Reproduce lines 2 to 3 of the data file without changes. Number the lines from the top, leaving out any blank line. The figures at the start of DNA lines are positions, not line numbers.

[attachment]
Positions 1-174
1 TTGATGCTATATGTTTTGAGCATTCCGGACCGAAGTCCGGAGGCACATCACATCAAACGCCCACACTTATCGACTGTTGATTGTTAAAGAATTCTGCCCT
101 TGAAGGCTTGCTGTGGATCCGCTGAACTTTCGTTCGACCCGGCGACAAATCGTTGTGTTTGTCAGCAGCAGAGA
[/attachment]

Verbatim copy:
1 TTGATGCTATATGTTTTGAGCATTCCGGACCGAAGTCCGGAGGCACATCACATCAAACGCCCACACTTATCGACTGTTGATTGTTAAAGAATTCTGCCCT
101 TGAAGGCTTGCTGTGGATCCGCTGAACTTTCGTTCGACCCGGCGACAAATCGTTGTGTTTGTCAGCAGCAGAGA